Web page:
Fishing / POSTED 18-May-2023

Even After Brutal Practice, Menendez Claims 2nd At Santee-Cooper

“The first day of practice, I had one bite. The second day I’m not sure I had any bass bites at all. The third day I caught a six-pounder on a crankbait in a forest of flooded timber, and had three other bites in another area known as Stump Hole Swamp.  That was my total practice.”


That’s how veteran Yamaha Pro Mark Menendez describes practicing for the recent Bassmaster® Elite Series tournament on the famous Santee-Cooper lakes, Marion and Moultrie, in South Carolina. Four days later, after weighing in more than 80 pounds, he finished in second place.

“Because my practice was so bad, the first day of competition started as another practice day in the flooded timber where I’d caught the six-pounder,” Menendez continues, “and I caught a four-pounder on the same crankbait.  An hour later, I caught a seven-pounder on a plastic worm. 


“What I did not realize was that even though I recognized I was in an area with big fish, it was an area that was only going to bring one bite an hour. I did not listen to my instincts.

“So, after those first two bass, I ran up the lake six miles to Stump Hole Swamp and caught three more fish weighing five, four, and about two pounds. That gave me my weight of 21-14 the first day.”

The next morning the Yamaha Pro once again started in his flooded timber, but after more than two hours without a bite, he returned to Stump Hole Swamp where he immediately caught a two-pounder. Then those bass stopped biting.  At 1 p.m., he had only the single fish.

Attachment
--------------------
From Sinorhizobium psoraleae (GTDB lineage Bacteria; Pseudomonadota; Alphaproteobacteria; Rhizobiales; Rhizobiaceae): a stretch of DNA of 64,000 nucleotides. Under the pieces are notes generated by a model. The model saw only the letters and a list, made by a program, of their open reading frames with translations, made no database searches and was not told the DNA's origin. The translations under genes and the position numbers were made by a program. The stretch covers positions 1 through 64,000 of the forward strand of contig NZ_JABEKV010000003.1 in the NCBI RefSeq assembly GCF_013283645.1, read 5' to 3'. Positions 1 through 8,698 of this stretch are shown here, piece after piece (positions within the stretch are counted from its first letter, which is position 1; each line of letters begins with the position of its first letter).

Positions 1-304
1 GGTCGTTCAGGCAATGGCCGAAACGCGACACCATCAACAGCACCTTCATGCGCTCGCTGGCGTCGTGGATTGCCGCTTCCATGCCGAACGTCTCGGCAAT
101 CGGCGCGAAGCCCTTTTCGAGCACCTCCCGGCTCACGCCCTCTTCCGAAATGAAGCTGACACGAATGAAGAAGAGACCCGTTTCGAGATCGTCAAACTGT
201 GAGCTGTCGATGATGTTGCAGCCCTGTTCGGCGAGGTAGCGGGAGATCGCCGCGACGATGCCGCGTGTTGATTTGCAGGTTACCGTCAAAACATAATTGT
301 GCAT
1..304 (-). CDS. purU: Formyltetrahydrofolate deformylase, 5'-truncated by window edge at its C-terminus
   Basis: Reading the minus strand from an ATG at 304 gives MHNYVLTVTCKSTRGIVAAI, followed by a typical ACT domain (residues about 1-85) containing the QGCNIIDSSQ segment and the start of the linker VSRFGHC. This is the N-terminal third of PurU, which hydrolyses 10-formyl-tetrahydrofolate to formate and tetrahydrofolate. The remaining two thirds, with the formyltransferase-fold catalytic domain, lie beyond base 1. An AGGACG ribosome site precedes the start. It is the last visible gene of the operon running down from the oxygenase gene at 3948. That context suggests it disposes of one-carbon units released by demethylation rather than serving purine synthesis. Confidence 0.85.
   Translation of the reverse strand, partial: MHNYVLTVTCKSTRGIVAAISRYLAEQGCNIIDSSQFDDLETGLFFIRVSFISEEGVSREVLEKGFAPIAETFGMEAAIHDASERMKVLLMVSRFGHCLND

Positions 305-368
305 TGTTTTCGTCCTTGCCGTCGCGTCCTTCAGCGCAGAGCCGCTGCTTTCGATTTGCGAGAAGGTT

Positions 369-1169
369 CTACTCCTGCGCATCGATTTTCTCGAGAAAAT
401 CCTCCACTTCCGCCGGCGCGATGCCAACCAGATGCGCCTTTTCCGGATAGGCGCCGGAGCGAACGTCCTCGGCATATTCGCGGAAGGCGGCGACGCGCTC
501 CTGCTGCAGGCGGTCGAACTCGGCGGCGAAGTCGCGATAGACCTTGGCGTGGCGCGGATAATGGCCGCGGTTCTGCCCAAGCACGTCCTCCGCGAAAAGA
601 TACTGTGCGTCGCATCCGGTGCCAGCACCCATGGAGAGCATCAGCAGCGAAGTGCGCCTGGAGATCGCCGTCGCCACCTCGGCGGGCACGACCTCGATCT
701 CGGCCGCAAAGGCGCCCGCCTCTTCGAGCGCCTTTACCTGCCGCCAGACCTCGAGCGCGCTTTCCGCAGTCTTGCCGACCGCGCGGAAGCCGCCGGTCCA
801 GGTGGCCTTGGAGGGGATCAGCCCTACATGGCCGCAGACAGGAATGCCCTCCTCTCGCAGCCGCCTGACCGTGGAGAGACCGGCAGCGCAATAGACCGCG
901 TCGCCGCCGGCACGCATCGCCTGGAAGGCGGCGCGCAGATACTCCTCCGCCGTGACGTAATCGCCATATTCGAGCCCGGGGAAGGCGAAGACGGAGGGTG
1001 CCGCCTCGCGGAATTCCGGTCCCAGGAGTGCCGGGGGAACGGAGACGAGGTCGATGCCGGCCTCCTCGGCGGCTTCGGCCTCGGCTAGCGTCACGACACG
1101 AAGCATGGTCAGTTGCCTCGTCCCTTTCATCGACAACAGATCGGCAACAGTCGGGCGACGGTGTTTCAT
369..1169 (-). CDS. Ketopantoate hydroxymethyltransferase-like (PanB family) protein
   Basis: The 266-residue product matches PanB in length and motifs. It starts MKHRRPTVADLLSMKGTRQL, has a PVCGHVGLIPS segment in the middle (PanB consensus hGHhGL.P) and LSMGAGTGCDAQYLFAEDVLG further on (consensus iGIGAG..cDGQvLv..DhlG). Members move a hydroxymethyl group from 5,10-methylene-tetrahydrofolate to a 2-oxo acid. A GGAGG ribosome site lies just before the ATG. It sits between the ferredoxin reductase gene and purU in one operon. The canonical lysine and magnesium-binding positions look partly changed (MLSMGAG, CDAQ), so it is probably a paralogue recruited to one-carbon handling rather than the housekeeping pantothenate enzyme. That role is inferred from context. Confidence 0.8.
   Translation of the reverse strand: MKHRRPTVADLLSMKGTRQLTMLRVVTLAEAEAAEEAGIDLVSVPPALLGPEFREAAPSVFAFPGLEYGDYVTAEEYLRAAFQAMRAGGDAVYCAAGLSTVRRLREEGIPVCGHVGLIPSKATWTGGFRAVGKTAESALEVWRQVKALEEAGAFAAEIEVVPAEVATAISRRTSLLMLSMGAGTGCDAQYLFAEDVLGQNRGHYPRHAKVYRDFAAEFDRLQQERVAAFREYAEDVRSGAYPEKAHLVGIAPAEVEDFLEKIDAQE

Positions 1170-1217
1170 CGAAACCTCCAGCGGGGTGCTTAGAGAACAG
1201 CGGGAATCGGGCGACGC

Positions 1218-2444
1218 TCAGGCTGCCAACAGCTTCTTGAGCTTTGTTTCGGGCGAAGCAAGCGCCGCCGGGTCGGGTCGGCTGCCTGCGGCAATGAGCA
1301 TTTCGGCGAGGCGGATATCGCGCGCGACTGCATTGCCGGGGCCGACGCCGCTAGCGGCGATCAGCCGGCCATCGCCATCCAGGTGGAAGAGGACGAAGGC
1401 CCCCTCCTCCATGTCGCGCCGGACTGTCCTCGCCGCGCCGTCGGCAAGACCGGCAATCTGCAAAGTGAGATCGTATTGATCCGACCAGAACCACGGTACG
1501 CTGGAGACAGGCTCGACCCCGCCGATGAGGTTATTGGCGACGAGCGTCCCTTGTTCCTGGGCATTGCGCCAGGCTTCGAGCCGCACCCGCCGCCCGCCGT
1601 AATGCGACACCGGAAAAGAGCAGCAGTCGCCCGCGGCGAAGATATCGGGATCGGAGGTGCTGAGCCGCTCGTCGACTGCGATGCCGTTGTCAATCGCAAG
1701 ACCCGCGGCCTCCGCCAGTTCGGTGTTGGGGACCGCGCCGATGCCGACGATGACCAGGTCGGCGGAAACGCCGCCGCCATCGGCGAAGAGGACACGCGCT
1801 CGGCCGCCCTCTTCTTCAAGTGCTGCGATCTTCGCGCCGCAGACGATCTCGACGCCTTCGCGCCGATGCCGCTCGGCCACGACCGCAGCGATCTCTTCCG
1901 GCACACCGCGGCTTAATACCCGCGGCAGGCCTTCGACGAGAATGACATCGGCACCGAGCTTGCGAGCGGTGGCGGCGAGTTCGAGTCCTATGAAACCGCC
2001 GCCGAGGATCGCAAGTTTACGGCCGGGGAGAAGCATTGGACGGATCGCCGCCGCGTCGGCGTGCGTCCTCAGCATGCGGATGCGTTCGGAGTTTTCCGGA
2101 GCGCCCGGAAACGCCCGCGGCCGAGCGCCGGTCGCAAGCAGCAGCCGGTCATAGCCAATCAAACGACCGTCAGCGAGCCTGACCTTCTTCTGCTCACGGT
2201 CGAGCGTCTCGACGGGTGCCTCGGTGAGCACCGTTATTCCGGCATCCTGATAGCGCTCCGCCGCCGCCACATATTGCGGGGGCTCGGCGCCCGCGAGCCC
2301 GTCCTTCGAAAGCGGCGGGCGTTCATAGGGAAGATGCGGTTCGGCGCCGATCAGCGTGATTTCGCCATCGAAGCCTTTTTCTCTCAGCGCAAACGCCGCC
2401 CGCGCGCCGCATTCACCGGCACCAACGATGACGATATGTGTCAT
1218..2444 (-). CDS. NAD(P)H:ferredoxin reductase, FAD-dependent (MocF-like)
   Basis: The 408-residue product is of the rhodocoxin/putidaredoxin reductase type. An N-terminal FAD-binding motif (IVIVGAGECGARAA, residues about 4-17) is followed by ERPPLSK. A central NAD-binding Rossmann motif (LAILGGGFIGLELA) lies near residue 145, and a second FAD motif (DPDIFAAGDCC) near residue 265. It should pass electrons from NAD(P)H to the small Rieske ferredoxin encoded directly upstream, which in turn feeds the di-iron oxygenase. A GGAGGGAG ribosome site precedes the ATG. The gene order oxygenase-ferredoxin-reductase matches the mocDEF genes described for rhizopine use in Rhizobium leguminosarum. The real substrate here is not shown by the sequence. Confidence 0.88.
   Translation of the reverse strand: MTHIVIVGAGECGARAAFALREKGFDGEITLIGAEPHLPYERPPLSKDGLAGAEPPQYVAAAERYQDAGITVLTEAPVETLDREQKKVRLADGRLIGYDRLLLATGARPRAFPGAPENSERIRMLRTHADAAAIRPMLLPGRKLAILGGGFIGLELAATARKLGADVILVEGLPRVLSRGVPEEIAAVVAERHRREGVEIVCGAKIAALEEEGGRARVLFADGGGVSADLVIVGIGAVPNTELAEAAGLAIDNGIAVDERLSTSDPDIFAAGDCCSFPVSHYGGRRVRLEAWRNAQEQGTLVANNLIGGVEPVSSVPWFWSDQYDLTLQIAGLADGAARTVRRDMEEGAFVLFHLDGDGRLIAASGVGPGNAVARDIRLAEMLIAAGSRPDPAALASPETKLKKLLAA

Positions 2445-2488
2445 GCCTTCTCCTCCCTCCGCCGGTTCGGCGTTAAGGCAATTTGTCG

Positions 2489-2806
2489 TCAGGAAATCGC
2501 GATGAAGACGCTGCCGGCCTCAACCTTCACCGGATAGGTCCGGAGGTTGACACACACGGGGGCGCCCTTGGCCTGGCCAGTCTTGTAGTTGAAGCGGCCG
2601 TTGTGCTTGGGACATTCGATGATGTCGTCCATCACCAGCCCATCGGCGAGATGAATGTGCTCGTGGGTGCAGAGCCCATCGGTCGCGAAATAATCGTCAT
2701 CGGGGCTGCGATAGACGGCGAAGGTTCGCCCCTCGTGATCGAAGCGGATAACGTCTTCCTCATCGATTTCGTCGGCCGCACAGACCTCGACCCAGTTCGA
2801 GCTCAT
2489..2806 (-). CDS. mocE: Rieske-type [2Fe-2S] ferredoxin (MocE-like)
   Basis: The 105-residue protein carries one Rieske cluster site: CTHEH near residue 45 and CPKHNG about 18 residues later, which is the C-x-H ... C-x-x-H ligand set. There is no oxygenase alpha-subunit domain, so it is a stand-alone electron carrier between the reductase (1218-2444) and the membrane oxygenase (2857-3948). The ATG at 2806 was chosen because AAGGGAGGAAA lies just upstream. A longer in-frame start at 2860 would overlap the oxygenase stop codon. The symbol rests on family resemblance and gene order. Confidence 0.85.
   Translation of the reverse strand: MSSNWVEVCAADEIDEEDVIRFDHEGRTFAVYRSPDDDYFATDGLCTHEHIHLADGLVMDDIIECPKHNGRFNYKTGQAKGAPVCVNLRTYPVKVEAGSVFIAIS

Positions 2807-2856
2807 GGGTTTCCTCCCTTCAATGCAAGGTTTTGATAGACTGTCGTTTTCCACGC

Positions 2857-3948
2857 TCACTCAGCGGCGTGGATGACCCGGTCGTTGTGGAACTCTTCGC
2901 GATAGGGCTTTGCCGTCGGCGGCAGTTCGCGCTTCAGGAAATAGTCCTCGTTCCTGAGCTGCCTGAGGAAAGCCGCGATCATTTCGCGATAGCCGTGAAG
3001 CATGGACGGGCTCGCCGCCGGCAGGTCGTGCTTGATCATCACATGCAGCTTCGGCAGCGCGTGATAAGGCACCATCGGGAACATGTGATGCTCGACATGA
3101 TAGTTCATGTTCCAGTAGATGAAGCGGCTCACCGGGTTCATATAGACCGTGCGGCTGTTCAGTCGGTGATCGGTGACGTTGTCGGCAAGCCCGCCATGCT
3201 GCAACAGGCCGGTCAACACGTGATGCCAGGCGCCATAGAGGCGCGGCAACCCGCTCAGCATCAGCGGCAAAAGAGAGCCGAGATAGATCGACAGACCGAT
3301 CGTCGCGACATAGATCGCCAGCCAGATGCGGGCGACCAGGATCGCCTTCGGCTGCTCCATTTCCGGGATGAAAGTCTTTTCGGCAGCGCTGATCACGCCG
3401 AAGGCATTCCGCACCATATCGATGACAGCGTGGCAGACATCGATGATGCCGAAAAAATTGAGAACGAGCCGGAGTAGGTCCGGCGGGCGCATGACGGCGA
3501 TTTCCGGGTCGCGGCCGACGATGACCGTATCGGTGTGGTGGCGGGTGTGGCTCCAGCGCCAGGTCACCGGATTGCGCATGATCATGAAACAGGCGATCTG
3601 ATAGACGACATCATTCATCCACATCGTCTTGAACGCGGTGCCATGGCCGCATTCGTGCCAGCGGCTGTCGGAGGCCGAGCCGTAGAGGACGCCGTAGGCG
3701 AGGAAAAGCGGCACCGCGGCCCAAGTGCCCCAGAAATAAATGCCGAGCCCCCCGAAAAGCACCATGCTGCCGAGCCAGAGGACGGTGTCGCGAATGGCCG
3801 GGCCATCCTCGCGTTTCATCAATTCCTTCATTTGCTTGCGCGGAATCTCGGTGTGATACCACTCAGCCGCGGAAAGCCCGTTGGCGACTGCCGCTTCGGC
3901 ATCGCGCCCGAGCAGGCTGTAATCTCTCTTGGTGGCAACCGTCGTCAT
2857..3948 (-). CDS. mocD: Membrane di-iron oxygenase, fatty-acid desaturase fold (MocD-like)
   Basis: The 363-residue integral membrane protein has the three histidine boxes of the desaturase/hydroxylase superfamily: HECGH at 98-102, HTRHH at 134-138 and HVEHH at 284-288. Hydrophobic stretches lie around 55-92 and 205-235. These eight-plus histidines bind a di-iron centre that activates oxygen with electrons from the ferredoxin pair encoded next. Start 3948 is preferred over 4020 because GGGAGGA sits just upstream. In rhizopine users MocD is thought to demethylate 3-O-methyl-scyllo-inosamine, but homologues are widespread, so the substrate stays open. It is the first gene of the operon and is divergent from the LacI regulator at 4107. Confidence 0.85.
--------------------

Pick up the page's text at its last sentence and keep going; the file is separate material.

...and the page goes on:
“That meant it was ‘decision time’,” says Menendez.  “I could return to the flooded timber and hope for a single big fish bite, or stay in the swamp and probably catch several more small fish. I stayed, and in the next half-hour, I did catch three more bass weighing a total 9-7. That gave me a total of 31-5 for the two days, and even though I fell from 6th to 34th place, I still qualified in the top-50 cut so I could fish the next day.”

Menendez started that third day fishing in his trees again, and in the first hour he caught a seven-pounder. An hour later, he added a six-pounder.  His third fish came at 9 a.m., his fourth at 10 a.m., and his fifth at 11 a.m.  It truly was a one big bite-per-hour area, as those five pushed the scales down to 27-13, the second-highest one-day catch of the entire tournament. He jumped all the way back into 4th and qualified to fish the final day.

“At that point, I finally realized exactly what had happened to me previous day,” Menendez explains.  “I had fished too fast.  The big bass were there, but I had fished right by them.  On the third day in the very same places, I had a total of just seven bites.  No matter how slowly I fished, I was still only going to get one bite an hour, but they were all quality fish.”


Menendez broke the one-fish-per-hour rule the final morning when he caught two six-pounders on back-to-back casts to the same tree, then 20 minutes later caught a three and a half-pounder. About 11 a.m., he caught his third six-pounder of the day but as the wind increased, fishing the open-water treeline became impossible.

Looking for more protected water, he ran to the Stump Hole Swamp but did not have a bite.  He caught his fifth bass, weighing less than two pounds, after making the long, rough run back to the launch area. He finished with a total of 23-9 for the day, moving into the runnerup spot with a four-day total of 82-11.

“In hindsight, the bass in the flooded trees were exactly where they were supposed to be,” acknowledges the Yamaha Pro. “They were extremely lethargic post-spawn fish moving back to deeper water. 

“Everything I did was based on that single six-pounder I caught in practice, and if I’d just slowed down on the second day, I might have caught enough fish to win.” 
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